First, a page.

Sure Fit Home Products v. Maytex Mills, 21 Civ. 2169 (LGS) (SDNY <ay 26, 2021)

Plaintiff and defendant make shower curtains. Plaintiff owns utility patents that allow shower curtains to be installed on a rod while the rod is fixed in place. This magic is accomplished by placing holes hear the edge of the curtain, with a horizontal slit between holes. Voila:


Plaintiff also obtained a design patent. Its new, original, and ornamental design looks like this:



Plaintiff also claims trade dress, comprised of:

a shower curtain wherein the curtain lacks any hooks protruding above the upper edge of the curtain, so that Plaintiffs’ shower curtain provides the visual appearance of an essentially “neat” and “orderly” upper edge;

 and wherein the shower curtain has a row of rings along the upper portion of the shower curtain, those rings being attached to the material of the shower curtain such that the bottom surface of each ring (on one or both sides of the shower curtain) is essentially co planar with the material of the shower curtain, also providing an essentially “neat” and “orderly” appearance;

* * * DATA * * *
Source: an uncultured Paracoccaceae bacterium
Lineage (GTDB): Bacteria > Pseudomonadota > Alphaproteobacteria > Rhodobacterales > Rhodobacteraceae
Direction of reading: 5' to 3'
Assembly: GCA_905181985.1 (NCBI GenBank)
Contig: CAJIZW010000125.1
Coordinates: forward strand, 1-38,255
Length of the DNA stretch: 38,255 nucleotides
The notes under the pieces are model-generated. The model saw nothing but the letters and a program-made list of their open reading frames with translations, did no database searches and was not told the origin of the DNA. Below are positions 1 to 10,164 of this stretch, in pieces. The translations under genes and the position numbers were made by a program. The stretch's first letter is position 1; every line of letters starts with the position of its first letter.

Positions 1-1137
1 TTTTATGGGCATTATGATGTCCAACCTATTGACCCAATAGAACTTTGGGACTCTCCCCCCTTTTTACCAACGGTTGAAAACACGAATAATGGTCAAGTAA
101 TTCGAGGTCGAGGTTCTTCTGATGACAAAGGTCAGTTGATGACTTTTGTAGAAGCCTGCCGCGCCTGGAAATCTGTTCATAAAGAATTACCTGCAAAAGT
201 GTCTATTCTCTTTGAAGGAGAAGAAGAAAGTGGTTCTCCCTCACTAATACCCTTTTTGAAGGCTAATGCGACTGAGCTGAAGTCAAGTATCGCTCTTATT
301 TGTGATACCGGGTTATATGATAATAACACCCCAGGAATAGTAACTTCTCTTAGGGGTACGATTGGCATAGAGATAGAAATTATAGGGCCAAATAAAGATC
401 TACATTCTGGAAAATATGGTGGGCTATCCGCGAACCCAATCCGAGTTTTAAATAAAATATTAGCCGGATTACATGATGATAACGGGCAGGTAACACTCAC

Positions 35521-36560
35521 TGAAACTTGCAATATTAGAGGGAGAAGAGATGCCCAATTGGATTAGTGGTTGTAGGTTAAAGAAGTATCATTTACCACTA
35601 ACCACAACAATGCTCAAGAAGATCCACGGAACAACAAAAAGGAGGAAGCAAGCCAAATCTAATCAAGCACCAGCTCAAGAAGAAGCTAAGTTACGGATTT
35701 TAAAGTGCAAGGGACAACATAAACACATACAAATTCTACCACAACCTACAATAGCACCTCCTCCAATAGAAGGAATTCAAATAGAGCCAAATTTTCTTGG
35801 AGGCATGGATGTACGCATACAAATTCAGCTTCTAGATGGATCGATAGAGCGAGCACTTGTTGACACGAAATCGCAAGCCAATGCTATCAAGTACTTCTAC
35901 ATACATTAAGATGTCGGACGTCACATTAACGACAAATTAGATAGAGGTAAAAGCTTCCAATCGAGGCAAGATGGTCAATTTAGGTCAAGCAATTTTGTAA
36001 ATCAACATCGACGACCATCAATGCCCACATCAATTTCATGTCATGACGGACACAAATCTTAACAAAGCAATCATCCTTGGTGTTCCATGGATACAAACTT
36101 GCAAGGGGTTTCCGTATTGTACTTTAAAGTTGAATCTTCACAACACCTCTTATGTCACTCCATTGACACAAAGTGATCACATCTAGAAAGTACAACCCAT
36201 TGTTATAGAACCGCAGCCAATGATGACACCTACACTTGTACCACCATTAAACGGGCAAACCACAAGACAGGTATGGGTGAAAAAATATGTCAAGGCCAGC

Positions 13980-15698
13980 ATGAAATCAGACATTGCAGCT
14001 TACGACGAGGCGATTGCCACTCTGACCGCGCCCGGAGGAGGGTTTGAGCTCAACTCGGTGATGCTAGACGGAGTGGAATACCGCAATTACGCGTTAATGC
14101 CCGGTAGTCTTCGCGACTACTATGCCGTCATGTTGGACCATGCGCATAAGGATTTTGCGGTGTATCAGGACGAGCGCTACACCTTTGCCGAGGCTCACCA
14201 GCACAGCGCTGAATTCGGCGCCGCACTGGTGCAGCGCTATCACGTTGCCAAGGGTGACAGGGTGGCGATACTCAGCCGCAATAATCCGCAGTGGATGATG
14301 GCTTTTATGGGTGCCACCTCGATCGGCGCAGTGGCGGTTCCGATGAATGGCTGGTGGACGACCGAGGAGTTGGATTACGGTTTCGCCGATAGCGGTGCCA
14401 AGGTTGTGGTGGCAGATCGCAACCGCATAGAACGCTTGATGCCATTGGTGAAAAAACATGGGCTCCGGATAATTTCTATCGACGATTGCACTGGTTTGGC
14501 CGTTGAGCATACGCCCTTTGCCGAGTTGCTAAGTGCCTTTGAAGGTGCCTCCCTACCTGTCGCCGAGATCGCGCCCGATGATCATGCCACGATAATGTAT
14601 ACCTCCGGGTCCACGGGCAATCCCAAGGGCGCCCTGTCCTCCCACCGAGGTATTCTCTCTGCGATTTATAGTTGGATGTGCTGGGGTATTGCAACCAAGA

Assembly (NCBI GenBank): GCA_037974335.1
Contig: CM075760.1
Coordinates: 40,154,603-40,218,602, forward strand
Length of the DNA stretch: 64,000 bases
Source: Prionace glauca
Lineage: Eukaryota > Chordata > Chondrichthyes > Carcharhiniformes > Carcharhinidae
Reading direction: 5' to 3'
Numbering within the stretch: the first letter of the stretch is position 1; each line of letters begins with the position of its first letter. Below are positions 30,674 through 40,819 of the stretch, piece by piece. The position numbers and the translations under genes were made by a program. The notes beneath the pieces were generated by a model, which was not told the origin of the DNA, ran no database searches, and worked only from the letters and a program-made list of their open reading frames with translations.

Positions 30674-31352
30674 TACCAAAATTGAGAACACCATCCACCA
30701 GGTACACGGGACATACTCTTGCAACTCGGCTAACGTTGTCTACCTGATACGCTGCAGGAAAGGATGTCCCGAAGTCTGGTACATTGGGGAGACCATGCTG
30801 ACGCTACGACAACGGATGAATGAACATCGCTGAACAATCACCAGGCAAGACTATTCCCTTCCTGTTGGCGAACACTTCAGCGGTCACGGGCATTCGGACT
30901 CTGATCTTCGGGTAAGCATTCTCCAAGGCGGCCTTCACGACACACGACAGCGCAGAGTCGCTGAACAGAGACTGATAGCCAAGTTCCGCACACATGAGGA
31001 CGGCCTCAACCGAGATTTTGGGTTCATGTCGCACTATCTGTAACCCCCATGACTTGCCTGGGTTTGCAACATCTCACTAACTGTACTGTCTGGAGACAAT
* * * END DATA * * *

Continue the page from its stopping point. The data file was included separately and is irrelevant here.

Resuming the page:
wherein each ring includes a slit or gap in the ring;
and wherein the shower curtain’s rings or pairs of rings, and the associated slits or gaps, are each fixed in place on the shower curtain and provide an organized and symmetrical repeating visual pattern along the top width of the shower curtain.
Plaintiff sells its curtains under the HOOKLESS trademark (registration obtained under 2(f)).
Defendant sells competitive shower curtains. Plaintiff alleges design patent and trade dress infringement, and moves for a preliminary injunction.
As to the design patent, the court noted that defendant’s curtains look like this:
The court then consulted the Egyptian Goddess of Design Patents (543 F.3d 665 (Fed Cir 2008), noted the bevels and hooks on defendant’s rings, and held that plainitff had not shown that it was likely to prevail.
Turning to plaintiff’s unregistered trade dress (which has no presumption of protectability), the court noted the similarity between plaintiff’s utility patent and its description of the trade dress.
Because of the overlap in features between the utility patent and the claim trade dress, the plaintiff failed to meet its burden of establishing non-functionaltiy (and therefore the court does not need to address whether the claimed trade dress had achieved distinctiveness.
Prelim denied (but see footnote 3, which indicates that parallel litigation in the SDNY have turned out differently).
Text of Sure Fit v. Maytex Mills: sdny sure fit functionality